Theresa Dear: We made it through 2020. What will you do differently now?

How has 2020 changed you? Has it changed your perspective on life? Have you found that life and family are more precious? Are you unchanged?

As we embark upon a new year, this moment begs for a brief rear-view reflection. Look at who you used to be. Look at who you were in 2020. You overcame some hurdles. You prevailed over obstacles. You made it through some rough patches. You’ve got a few scars and bruises. You also have new insight about yourself. You are stronger, more resourceful and resilient than you thought you were.

We lived through it, 2020. We made it. Now that we are on the other side, what are we going to do differently? Let’s agree that the following aren’t options: ignoring issues, sticking our head in the sand, kicking the can down the road and deferring to the government.

We have experienced a social juggernaut which devoured decency, victimized the vulnerable and mercilessly manipulated morality. As we collect and cling to the vestiges of what is good, right and just, 2021 is beckoning us to be more socially and culturally conscious to respond to the past and future social tremors, traumas and tragedies. There is a whole world of new needs and obvious opportunities.

We experienced things in 2020 that should influence our purpose and perspective in 2021. We learned that hate is a virus and knowledge is a vaccine. Food insufficiency is everywhere and sharing is abundant. Some of our neighbors are hurting and love is a remedy. Problems and tension abound and so does concern and care. Allow a docent’s virtual guide through 2021 needs and opportunities, starting with a few questions and recommendations:

  1. How will people in underserved poor rural countries in Africa get the vaccine? Further, they don’t have refrigeration systems to store the COVID-19 vaccine. We can’t be vaccinated, while they die? Right? This an opportunity for advocacy, giving or a mission trip.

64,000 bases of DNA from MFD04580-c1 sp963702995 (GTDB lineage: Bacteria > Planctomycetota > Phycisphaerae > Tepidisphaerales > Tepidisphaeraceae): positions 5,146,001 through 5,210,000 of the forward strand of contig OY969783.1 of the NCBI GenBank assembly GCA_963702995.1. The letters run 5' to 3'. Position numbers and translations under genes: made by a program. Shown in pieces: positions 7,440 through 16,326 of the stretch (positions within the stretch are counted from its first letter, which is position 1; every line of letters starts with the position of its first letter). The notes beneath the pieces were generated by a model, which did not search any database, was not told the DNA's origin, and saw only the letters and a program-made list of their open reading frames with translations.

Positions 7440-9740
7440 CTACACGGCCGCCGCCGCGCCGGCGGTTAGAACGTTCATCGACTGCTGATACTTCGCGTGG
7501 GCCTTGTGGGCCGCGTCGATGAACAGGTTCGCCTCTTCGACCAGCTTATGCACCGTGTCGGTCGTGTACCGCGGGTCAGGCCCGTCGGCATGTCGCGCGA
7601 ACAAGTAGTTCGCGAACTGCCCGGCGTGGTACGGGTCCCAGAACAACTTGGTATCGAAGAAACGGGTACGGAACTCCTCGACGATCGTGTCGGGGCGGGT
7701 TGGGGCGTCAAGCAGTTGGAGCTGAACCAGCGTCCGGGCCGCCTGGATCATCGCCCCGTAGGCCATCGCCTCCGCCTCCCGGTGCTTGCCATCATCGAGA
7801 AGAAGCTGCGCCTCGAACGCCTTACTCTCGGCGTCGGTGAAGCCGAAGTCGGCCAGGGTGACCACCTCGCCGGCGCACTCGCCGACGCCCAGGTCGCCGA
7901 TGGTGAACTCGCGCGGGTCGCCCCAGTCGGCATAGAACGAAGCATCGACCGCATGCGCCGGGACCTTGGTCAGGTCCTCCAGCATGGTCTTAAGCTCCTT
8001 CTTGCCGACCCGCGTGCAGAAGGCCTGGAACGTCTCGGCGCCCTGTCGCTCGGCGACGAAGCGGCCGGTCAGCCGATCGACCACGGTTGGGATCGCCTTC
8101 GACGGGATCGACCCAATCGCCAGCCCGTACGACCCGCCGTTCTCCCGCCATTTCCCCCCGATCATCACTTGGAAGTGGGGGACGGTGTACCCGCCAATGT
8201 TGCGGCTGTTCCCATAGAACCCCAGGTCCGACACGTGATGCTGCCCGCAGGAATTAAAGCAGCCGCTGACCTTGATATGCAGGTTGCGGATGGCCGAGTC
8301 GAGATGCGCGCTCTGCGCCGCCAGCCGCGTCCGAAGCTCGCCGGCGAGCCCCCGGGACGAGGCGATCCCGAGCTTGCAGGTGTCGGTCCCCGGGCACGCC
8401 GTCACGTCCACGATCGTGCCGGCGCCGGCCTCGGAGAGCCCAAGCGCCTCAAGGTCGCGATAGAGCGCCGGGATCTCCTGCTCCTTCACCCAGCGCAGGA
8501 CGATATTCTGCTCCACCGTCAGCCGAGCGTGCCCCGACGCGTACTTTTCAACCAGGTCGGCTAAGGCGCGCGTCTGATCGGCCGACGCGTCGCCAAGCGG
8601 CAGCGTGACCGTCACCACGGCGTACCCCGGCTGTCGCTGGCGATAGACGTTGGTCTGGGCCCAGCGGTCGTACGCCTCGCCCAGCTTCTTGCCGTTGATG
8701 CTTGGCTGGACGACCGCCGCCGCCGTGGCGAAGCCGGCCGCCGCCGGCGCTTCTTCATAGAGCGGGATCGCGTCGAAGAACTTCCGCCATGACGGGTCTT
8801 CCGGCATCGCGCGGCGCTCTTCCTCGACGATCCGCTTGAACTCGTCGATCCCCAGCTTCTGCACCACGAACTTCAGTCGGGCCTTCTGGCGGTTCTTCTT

2. Some families could afford tutors and private teachers while their children were in online school from home. What about the African American and LatinX children who have fallen behind in their studies, because they did not have a laptop, internet or tutor? This is an opportunity to develop and launch mentoring programs to help students catch up.
  3. What can we do for the children who were bullied in virtual school because of the way their home looked? How do we as adults, leaders, Christians, parents and humanitarians change this dynamic?
  4. What about the homes that did not have internet service for their child’s online studies before COVID and will have the subsidized service discontinued in 2021? This is an opportunity to pay it forward. This is an opportunity to make sure every child has access to online educational resources, when their school or library is not open or accessible.
  5. How do we help the former essential workers who were laid off and are now Uber, Lyft, DoorDash or EatStreet drivers? We can use these services more often and tip them very well — above 20%.
  6. How are we going to help Native Americans who live on reservations and desperately need water, hand sanitizer and food? This could be an opportunity for legislative advocacy, donating services to build infrastructure, giving and training.
  7. What are going to do to build or rebuild trust with law enforcement? This is an important issue, but defunding the police can’t be the only answer. Do we host town hall meetings with police superintendents? Do we ask for more transparency of officers’ records? Do we ask for different training, like de-escalation, for officers? Should we advocate for mandated body cams and the retention of video footage for 5–10 years? What can you do as a tax-paying citizen to make this situation better?
  8. What are we going to do about racism in this country? We may need a national czar to shape and show the priority of this issue, but this particular issue needs all of us — all in — all the way. More to come on this topic in February.

Let’s go into 2021 with our new found strength, resiliency and purpose. Let’s do it together.